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ARS Home » Pacific West Area » Pullman, Washington » Grain Legume Genetics Physiology Research » Research » Publications at this Location » Publication #313119

Research Project: Enhanced Disease and Abiotic Stress Resistance in Edible Legumes

Location: Grain Legume Genetics Physiology Research

Title: Sweet corn hybrid tolerance to weed competition under three weed management levels

Author
item Boydston, Rick
item Williams, Martin

Submitted to: Renewable Agriculture and Food Systems
Publication Type: Peer Reviewed Journal
Publication Acceptance Date: 5/16/2015
Publication Date: 6/23/2015
Citation: Boydston, R.A., Williams, M. 2015. Sweet corn hybrid tolerance to weed competition under three weed management levels. Renewable Agriculture and Food Systems. 31:281-287. doi: 10.1017/S1742170515000204.

Interpretive Summary: Sweet corn is a major processed vegetable crop in the United States and is nearly always subject to some yield loss due to weed competition. Besides yield loss, weed interference can affect ear traits associated with quality. Weeds in sweet corn are typically managed with a combination of herbicides and cultivation. There is a growing market for organically certified vegetables, which does not allow the use of synthetic herbicides. Employing cultural practices and alternative methods to manage weeds, such as utilizing sweet corn hybrids that tolerate and/or suppress weeds could benefit all growers. This research was conducted to evaluate the tolerance of four sweet corn hybrids differing in height and canopy density to weeds and weed response to the same hybrids when grown under three weed management levels; a) intensive with herbicides and hand weeding, b) intensive cultivation, and c) lower intensity cultivation. Weed management level had the greatest impact on weed counts and final weed biomass. Two taller sweet corn hybrids with greater leaf canopy suppressed final weed biomass more consistently than two shorter hybrids with smaller canopies. In the presence of weeds, taller sweet corn hybrids with larger leaf canopy maintained yield better than shorter, less competitive sweet corn hybrids. Utilizing hybrids with greater tolerance to weeds and greater ability to suppress weeds could be a valuable component of an integrated weed management system.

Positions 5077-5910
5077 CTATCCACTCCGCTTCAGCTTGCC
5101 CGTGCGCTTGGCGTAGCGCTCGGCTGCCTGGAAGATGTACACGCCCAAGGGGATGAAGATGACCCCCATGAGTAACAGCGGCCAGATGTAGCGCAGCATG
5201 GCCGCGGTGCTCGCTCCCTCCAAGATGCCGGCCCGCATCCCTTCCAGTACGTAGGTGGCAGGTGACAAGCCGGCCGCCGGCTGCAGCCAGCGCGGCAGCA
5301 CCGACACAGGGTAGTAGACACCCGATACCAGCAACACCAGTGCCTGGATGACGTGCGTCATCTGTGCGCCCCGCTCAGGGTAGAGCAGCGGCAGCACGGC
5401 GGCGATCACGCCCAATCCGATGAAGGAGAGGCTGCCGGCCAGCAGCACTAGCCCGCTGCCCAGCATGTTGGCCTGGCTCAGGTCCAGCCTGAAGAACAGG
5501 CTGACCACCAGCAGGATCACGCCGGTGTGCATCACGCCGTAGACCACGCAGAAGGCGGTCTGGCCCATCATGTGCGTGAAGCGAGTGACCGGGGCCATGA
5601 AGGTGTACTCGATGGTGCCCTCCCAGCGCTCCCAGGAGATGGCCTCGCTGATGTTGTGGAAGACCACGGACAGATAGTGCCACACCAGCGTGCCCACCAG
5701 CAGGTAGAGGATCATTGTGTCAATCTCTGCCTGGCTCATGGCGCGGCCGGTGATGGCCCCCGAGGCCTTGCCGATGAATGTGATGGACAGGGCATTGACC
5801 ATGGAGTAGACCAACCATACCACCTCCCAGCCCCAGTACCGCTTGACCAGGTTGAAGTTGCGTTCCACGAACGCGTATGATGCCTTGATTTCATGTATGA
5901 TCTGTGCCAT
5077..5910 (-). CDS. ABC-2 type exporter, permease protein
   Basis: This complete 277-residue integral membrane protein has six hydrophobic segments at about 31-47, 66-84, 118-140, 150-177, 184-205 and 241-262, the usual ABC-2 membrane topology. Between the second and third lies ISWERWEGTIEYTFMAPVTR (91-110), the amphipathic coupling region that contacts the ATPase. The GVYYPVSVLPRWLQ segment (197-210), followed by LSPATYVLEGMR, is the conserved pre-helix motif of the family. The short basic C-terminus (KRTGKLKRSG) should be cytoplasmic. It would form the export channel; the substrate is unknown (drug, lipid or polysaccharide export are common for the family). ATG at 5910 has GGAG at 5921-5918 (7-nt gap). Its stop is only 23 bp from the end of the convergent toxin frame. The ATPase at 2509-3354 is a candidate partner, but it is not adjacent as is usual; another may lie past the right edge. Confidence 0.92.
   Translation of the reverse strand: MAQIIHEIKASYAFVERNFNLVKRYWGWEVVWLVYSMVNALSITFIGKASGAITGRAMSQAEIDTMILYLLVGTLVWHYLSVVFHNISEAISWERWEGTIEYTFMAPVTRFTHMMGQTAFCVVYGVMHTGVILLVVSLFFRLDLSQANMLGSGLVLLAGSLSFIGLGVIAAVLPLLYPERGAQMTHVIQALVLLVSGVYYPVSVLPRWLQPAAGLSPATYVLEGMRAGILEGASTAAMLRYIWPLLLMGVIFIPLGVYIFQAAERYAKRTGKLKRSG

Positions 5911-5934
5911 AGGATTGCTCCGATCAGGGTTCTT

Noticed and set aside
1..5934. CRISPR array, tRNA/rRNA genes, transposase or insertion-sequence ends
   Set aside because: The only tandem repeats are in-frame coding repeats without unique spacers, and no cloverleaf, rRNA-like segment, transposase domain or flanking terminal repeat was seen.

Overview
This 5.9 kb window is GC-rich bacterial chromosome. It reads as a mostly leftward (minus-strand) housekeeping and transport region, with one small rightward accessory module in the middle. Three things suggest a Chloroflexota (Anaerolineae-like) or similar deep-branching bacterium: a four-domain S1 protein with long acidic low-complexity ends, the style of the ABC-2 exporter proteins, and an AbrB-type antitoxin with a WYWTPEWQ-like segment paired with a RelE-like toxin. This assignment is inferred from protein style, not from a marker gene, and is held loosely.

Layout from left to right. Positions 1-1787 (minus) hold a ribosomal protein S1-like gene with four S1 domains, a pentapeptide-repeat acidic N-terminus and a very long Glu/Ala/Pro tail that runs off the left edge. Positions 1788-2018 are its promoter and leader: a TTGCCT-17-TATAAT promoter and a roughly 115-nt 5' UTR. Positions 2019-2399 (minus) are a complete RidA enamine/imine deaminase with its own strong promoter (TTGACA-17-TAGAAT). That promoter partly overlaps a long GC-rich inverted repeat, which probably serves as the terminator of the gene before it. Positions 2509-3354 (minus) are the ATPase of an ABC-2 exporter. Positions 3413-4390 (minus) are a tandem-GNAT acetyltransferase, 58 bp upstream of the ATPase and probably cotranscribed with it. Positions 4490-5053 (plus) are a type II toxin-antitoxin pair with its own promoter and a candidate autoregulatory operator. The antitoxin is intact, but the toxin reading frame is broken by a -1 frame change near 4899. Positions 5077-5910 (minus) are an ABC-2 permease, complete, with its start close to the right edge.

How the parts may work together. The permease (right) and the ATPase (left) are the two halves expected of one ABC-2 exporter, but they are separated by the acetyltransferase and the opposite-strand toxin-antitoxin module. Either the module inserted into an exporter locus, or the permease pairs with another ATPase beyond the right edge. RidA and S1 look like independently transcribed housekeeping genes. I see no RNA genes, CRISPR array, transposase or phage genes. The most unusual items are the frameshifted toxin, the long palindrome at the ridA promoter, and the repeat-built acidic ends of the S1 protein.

Technical Abstract: Nearly all commercial sweet corn fields contain weeds that escaped management and often suffer yield loss due to weed competition. Field trials were conducted from 2009 to 2011 near Prosser, WA and Urbana, IL to evaluate weed response and tolerance of four sweet corn hybrids to three levels of weed management; weed free (WF), high intensity cultivation (HC), and low intensity cultivation (LC). Weed management level had the greatest impact on early season weed counts and HC reduced final weed biomass more than LC in 2 of 4 site years. Two taller sweet corn hybrids with greater leaf area suppressed final weed biomass more than two shorter hybrids with lower leaf area in three of four site-years. When grown with less intense weed management that resulted in more weeds, taller sweet corn hybrids with greater leaf area maintained a greater portion of weed-free yield than shorter, less competitive sweet corn hybrids. Utilizing hybrids with greater tolerance to weeds and greater ability to suppress weeds could be a valuable component of an integrated weed management system.